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Meditation and Mindfulness Retreat at New Beginnings Holistic Centre

Meditation and Mindfulness Retreat at New Beginnings Holistic Centre

The following is a short introduction to the practice of mindfulness and present moment awareness as practiced as part of ICPPD Mindfulness and Mindful-Living programmes –

Enjoy the Experience! 

Pausing is not about time, it is about Mindfulness. When taking the time to pause, many things may be revealed to us – joy, happiness, sorrow, anger, peace, gratitude, compassion and more.

INSTRUCTIONS FOR PAUSING AND RELAXING

PAUSE – stop what you are doing right now.

Come up close to your experience, and check in to see what it feels like to let go of the forward momentum.

What does your body feel like at this moment?

How does your jaw feel? What are the sensations like in your shoulders? How is your chest? Is your belly soft or hard?

Can you soften and relax any tension in the body?

Is your mind still buzzing?

What is the emotional tone at this moment? Simply observe without criticism.

Can you experience any sense of lightness having let go of the forward push and the physical tension?

Now that the rush of habit has been interrupted, something fresh can arise.

You have just completed the first mindfulness exercise in this course/retreat.

A meditation consists of focusing your full attention on your breath as it flows in and out of your body. To introduce you to the practice, we begin with a short one (see One minute Meditation box, below).

A one-minute meditation

  1. Sit erect in a straight-backed chair. If possible, bring your back a little away from the rear of the chair so that your spine is self-supporting. Your feet can be flat on the floor. Close your eyes or lower your gaze.
  2. Focus your attention on your breath as it flows in and out of your body. Stay in touch with the different sensations of each in-breath and each out-breath. Observe the breath without looking for anything special to happen. There is no need to alter your breathing in any way.
  3. After a while your mind may wonder. When you notice this, gently bring your attention back to your breath, without giving yourself a hard time – the act of realising that your mind has wandered and bringing your attention back without criticising yourself is central to the practice of mindfulness meditation.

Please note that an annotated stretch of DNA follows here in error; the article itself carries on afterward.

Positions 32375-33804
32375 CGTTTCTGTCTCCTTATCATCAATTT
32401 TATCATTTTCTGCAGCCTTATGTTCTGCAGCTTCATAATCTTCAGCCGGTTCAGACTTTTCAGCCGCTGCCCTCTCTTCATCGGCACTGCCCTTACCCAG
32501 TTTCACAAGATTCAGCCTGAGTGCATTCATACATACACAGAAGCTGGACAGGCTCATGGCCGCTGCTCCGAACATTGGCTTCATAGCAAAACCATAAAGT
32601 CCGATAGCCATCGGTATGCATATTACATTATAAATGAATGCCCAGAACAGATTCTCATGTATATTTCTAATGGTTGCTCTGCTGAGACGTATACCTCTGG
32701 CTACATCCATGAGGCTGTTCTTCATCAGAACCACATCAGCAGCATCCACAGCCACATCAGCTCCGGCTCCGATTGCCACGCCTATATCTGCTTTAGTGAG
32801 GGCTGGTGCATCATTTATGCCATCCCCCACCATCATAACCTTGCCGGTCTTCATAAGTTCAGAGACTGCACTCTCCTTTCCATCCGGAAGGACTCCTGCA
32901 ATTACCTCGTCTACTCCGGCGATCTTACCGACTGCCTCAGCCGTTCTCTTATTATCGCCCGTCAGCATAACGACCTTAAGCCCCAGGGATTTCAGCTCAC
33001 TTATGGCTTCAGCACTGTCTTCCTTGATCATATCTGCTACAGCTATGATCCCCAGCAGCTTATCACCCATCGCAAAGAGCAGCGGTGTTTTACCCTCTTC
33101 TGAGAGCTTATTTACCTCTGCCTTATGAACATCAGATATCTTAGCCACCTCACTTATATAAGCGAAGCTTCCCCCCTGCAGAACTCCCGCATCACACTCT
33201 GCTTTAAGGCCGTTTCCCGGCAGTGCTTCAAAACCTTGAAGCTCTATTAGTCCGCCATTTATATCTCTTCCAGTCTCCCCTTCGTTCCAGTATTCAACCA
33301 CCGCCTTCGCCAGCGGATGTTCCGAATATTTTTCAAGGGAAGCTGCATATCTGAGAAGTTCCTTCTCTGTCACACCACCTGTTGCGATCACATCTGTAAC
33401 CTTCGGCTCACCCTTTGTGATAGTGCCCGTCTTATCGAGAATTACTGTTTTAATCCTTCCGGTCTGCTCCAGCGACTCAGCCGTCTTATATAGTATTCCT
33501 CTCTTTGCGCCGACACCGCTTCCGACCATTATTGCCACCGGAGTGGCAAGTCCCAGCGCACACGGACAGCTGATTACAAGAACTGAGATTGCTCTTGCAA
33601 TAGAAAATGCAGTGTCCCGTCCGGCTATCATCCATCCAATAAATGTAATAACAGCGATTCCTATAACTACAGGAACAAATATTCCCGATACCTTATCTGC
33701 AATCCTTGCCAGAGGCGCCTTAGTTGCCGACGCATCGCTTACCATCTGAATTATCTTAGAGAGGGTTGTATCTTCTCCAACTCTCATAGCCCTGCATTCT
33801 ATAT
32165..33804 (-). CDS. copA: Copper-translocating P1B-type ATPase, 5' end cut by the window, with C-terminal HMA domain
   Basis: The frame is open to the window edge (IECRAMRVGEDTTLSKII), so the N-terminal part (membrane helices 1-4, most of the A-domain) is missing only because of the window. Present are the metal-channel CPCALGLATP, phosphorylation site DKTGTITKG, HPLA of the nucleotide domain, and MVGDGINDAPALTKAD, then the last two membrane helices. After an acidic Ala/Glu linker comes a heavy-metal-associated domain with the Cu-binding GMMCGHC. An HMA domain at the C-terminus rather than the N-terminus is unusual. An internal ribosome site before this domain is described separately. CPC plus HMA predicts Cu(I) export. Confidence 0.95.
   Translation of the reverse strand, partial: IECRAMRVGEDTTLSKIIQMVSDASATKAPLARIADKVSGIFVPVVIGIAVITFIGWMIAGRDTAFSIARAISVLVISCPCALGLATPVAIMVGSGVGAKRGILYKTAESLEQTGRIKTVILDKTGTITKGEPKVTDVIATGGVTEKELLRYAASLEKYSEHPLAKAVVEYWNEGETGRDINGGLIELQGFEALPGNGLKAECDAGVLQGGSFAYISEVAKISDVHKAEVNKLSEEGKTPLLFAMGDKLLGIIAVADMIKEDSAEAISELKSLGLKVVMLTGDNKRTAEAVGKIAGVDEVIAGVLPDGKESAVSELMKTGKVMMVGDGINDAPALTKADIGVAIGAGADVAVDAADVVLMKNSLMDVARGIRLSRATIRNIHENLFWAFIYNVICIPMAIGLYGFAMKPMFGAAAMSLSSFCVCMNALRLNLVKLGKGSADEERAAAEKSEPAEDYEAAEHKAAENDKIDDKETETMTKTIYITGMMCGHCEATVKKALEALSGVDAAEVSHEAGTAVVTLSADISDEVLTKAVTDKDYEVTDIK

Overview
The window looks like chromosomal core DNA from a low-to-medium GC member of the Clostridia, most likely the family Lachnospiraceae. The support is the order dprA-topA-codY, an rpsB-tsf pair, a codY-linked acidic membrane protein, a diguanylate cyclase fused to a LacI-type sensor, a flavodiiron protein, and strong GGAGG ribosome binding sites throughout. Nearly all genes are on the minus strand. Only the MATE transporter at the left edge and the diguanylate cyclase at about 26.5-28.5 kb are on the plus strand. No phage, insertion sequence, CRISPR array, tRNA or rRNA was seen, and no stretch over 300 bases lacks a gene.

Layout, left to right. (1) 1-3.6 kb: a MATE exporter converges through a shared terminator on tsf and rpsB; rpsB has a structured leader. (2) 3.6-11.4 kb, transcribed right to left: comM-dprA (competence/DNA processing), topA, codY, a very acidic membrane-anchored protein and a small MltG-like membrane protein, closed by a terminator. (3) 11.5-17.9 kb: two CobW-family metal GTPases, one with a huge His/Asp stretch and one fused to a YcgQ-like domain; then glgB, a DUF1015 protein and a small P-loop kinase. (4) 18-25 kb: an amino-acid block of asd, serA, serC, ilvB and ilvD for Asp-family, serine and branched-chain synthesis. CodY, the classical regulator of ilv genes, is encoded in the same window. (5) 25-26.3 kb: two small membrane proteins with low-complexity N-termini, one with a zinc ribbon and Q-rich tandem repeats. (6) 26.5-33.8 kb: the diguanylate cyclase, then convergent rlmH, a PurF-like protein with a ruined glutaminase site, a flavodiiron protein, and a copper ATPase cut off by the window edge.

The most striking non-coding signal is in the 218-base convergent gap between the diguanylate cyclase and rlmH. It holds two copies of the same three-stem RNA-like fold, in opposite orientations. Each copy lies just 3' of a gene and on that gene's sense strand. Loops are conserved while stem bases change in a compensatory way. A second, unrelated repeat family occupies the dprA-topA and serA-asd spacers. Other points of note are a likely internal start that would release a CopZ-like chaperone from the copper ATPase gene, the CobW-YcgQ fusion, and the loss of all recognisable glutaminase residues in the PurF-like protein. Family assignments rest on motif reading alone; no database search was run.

4. Your mind may eventually become calm like a still pond – or it may not. Even if you get a sense of absolute stillness, it may only be fleeting. If you feel angry or exasperated, notice that this may be fleeting too. Whatever happens, just allow it to be as it is.
  5. After a minute, let your eyes open and take in the room again

Focusing on each breath in this way allows you to observe your thoughts as they arise in your mind, and little by little, to let go of struggling with them. You come to realise that thoughts come and go of their own accord; that you are not your thoughts.

You can watch as they appear in your mind, and watch again as they disappear like a cloud passing in the sky or a soap bubble bursting. You come to understand that thoughts and feelings are transient. They come and go, and you get to choose whether to act on them or not.

When stress or unhappiness hover overhead you learn to treat them as clouds overhead, to observe them with friendly curiosity as they drift pass. You learn to catch thought patterns before they tip you into a downward spiral, and this helps put you in control of your life.

“Feelings come and go like clouds in a windy sky. Conscious breathing is my anchor.” ―Thich Nhat Hanh, Stepping into Freedom: Rules of Monastic Practice for Novices

I find that pausing, just stopping to breathe allows me to release stress in my body. Doing this in some way reminds me of how little I am in control of at one level and at the same time that the/my power is in each present moment, or should I say in each moment I am present.

You are offered a deliberate “being” rather than “doing” mode so that you can learn progressively at a deep level, what happens when you wake up to your life. Each week while having a different focus, is interrelated. You are being invited to partake in different practices, each of which opens a different doorway to awareness, only you can recognise what supports you to reconnect with the deepest and wisest aspect within you.

Before you embark on a practice, spend a little time considering how to prepare yourself. Commit to spending some time each day doing the meditations and other practices. It is important to take your time with the practices, and to follow the instructions as best you can, even if it feels difficult, boring and repetitive. See if it is possible to remember that the intention is not to strive for a goal. You are not even striving for relaxation. Relaxation and peace are the by-products of the work, not its goal.

Please visit www.icppd.com to see when our next 3 Day Certificate in Mindfulness and Mindful-Living, and 1 Day Silent Retreat take place. Don’t forget you can enrol on our Online 8 week Mindfulness course at any time and study and practice at your own pace in your own home.

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